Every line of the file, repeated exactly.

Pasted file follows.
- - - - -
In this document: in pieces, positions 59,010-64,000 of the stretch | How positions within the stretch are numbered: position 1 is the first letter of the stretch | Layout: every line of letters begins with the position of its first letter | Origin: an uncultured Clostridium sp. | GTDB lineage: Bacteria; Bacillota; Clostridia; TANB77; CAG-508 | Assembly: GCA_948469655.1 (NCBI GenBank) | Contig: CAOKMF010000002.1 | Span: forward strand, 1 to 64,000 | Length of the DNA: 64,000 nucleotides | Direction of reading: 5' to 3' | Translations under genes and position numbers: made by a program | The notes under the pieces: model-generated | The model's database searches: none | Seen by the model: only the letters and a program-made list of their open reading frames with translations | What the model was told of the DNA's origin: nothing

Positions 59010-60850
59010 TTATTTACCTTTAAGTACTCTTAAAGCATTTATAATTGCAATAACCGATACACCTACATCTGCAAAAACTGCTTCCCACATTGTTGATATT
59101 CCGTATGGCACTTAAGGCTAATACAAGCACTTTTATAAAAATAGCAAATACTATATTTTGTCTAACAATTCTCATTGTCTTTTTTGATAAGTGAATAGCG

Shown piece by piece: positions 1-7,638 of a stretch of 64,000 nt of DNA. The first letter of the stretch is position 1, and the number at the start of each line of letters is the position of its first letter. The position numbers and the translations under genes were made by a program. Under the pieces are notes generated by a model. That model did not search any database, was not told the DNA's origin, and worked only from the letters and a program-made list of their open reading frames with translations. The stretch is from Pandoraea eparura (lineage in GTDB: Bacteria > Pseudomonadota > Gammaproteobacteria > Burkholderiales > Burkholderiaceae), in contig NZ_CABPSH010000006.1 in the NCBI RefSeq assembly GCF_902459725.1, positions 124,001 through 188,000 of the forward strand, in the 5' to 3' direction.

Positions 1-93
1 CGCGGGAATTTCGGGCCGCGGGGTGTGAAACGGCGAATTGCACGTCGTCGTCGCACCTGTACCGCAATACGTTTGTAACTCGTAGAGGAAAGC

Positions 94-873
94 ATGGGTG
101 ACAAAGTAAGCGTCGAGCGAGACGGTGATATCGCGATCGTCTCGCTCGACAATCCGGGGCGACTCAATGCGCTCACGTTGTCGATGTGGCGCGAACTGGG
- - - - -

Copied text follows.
In this document: in pieces, positions 59,010-64,000 of the stretch | How positions within the stretch are numbered: position 1 is the first letter of the stretch | Layout: every line of letters begins with the position of its first letter | Origin: an uncultured Clostridium sp. | GTDB lineage: Bacteria; Bacillota; Clostridia; TANB77; CAG-508 | Assembly: GCA_948469655.1 (NCBI GenBank) | Contig: CAOKMF010000002.1 | Span: forward strand, 1 to 64,000 | Length of the DNA: 64,000 nucleotides | Direction of reading: 5' to 3' | Translations under genes and position numbers: made by a program | The notes under the pieces: model-generated | The model's database searches: none | Seen by the model: only the letters and a program-made list of their open reading frames with translations | What the model was told of the DNA's origin: nothing

Positions 59010-60850
59010 TTATTTACCTTTAAGTACTCTTAAAGCATTTATAATTGCAATAACCGATACACCTACATCTGCAAAAACTGCTTCCCACATTGTTGATATT
59101 CCGTATGGCACTTAAGGCTAATACAAGCACTTTTATAAAAATAGCAAATACTATATTTTGTCTAACAATTCTCATTGTCTTTTTTGATAAGTGAATAGCG

Shown piece by piece: positions 1-7,638 of a stretch of 64,000 nt of DNA. The first letter of the stretch is position 1, and the number at the start of each line of letters is the position of its first letter. The position numbers and the translations under genes were made by a program. Under the pieces are notes generated by a model. That model did not search any database, was not told the DNA's origin, and worked only from the letters and a program-made list of their open reading frames with translations. The stretch is from Pandoraea eparura (lineage in GTDB: Bacteria > Pseudomonadota > Gammaproteobacteria > Burkholderiales > Burkholderiaceae), in contig NZ_CABPSH010000006.1 in the NCBI RefSeq assembly GCF_902459725.1, positions 124,001 through 188,000 of the forward strand, in the 5' to 3' direction.

Positions 1-93
1 CGCGGGAATTTCGGGCCGCGGGGTGTGAAACGGCGAATTGCACGTCGTCGTCGCACCTGTACCGCAATACGTTTGTAACTCGTAGAGGAAAGC

Positions 94-873
94 ATGGGTG
101 ACAAAGTAAGCGTCGAGCGAGACGGTGATATCGCGATCGTCTCGCTCGACAATCCGGGGCGACTCAATGCGCTCACGTTGTCGATGTGGCGCGAACTGGG